Washing up with Mixture & Indigo Wild

Since I recently went on a clothing bender, which includes my clothing haul at Do Good Co.’s Yard sale, I figured that I should probably make a point to take care of my new (and slightly used) threads. Sure I wash my clothes, but, A. my detergent is from Wal-Mart and isn’t exactly local (branding and all) and B. I don’t even know what’s in my detergent. The ingredients aren’t, in fact, listed on the bottle, you’re generally referred to the website if you are wanting to know what’s in your detergent.

The ingredients in my current laundry detergent

While the ingredient list isn’t particularly long (at least it isn’t if you use Arm & Hammer like I do), but it is filled with lots of ingredients I can’t pronounce. Not to mention that your commercial detergents are made with petrol-chemicals which are often linked to various health problems, including, respiratory issues, skin irritation, even cancer. 

While it seems weird to care about what you wash your clothes with, consider which products you use when you’re in the shower.  The bottom line is, if your conscious of what you use to shower with, it might be time to consider what you wash your clothes with too. Your skin is your largest organ and you live in your clothes on an every day basis. With that thought in mind, I scoured the city for a laundry detergent that would be a little healthier/safer, eco-friendly and locally made.

1. Indigo Wild Laundry Soap

Being a bit of a Kansas City institution, we are probably all familiar with Indigo Wild’s principals: handmade products with no chemicals, ever. Or “Any more natural and you’d be naked” as they say.

My eyes literally lit up when I saw that Indigo Wild made a laundry soap because I’m literally a home goods addict (someone help me), but it also meant that there was hope for me to finally get rid of a laundry detergent I wasn’t exactly happy with. (I don’t know about anyone else, but do your clothes feel weirdly oily after they’ve been washed? Maybe it’s just me.)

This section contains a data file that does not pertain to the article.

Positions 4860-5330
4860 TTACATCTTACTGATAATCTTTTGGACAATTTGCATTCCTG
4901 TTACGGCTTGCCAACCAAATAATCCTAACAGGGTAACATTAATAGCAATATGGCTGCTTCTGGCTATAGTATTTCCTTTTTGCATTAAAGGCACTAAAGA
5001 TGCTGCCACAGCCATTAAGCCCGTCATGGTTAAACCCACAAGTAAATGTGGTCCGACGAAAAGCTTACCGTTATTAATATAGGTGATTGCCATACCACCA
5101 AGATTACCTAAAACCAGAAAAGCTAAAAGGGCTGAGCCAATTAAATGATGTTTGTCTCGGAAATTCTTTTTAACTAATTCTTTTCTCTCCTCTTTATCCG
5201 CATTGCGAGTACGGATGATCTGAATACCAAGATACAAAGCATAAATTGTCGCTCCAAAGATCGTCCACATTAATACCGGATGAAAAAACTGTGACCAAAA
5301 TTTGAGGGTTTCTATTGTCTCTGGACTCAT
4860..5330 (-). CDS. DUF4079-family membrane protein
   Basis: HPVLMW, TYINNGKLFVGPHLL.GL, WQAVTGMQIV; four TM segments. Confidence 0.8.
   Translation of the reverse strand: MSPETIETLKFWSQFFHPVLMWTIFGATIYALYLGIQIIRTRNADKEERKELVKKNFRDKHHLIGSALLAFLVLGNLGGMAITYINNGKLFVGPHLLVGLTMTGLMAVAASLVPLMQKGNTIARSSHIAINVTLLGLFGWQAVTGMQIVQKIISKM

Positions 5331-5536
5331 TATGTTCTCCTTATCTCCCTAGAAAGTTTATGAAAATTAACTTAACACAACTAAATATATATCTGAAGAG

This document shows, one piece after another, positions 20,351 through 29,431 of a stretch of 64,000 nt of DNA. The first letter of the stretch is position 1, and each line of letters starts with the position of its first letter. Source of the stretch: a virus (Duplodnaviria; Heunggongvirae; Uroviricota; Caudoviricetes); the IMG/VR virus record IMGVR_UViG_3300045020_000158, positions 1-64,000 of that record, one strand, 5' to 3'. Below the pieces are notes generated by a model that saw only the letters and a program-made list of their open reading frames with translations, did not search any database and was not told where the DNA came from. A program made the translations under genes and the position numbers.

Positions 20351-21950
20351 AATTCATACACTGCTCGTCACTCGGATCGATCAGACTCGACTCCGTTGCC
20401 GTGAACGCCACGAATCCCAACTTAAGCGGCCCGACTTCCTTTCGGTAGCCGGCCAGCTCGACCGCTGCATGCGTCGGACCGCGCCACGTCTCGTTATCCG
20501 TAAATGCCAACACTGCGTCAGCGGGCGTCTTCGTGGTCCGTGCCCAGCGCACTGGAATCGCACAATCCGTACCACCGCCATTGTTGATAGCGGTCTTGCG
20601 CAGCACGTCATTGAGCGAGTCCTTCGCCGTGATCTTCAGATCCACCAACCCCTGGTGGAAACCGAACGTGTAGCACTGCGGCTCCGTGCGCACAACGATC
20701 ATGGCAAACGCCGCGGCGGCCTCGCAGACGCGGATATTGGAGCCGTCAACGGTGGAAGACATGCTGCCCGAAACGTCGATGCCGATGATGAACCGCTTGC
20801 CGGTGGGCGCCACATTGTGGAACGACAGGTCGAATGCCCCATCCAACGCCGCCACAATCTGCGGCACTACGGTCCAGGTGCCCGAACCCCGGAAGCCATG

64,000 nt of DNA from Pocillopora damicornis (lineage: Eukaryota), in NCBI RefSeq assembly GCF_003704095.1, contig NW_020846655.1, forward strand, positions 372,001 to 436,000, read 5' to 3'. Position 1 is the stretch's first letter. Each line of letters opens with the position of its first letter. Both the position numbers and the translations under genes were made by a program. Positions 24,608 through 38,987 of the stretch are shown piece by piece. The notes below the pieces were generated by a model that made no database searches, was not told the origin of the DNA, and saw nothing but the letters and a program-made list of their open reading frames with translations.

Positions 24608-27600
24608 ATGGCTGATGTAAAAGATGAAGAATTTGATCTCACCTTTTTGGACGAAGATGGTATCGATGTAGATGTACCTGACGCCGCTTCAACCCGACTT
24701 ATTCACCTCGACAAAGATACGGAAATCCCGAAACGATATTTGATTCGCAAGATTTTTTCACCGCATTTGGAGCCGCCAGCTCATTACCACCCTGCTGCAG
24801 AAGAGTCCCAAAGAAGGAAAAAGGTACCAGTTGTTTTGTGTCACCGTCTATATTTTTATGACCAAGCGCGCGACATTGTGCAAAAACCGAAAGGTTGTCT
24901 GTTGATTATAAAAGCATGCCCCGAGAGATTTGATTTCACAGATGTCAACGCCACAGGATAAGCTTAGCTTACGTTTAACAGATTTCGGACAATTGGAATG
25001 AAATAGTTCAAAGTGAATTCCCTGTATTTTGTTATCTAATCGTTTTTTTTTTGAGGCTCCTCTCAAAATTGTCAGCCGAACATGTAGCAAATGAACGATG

Overview of Zum Clean Laundry Soap with ingredients


In any case, this laundry soap is different because it’s soap, NOT detergent; detergents are made with petrol-chemicals while laundry soap is made with vegetable or animal fats/oils. Laundry soaps are also better for the environment as detergents are toxic to fish and wild life. Furthermore, this laundry soap doubles as a fabric softener so no dryer sheets needed here.

I recently spent the weekend washing my clothes with this laundry soap and was actually impressed to find that I truly didn’t have to use a dryer sheet. Not to mention the  lingering scent of essential oils in the air. The smell isn’t strong but it’s strong enough to still be enjoyed on the next time you wear your clothes. The unobtrusive scent is also nice if you’re the type of person that wears perfume everyday like I do. I would also argue that I had to use less soap to get my clothes clean in comparison to my normal detergent, but I can’t really say for certain. I don’t measure how much soap/detergent I use, I just kind of eyeball it.

2. Mixture Luxury Laundry Wash

Mixture was founded in Merriam, KS in 2008 and specializes in small-batch, made to order home, bath and body products. In addition to Mixture’s bath bombs, soaps and bath salts, they also carry Luxury Laundry Wash, available in ten scents. Mixture also offers wrinkle release spray, linen spray and wool dryer balls to complete your laundry lineup.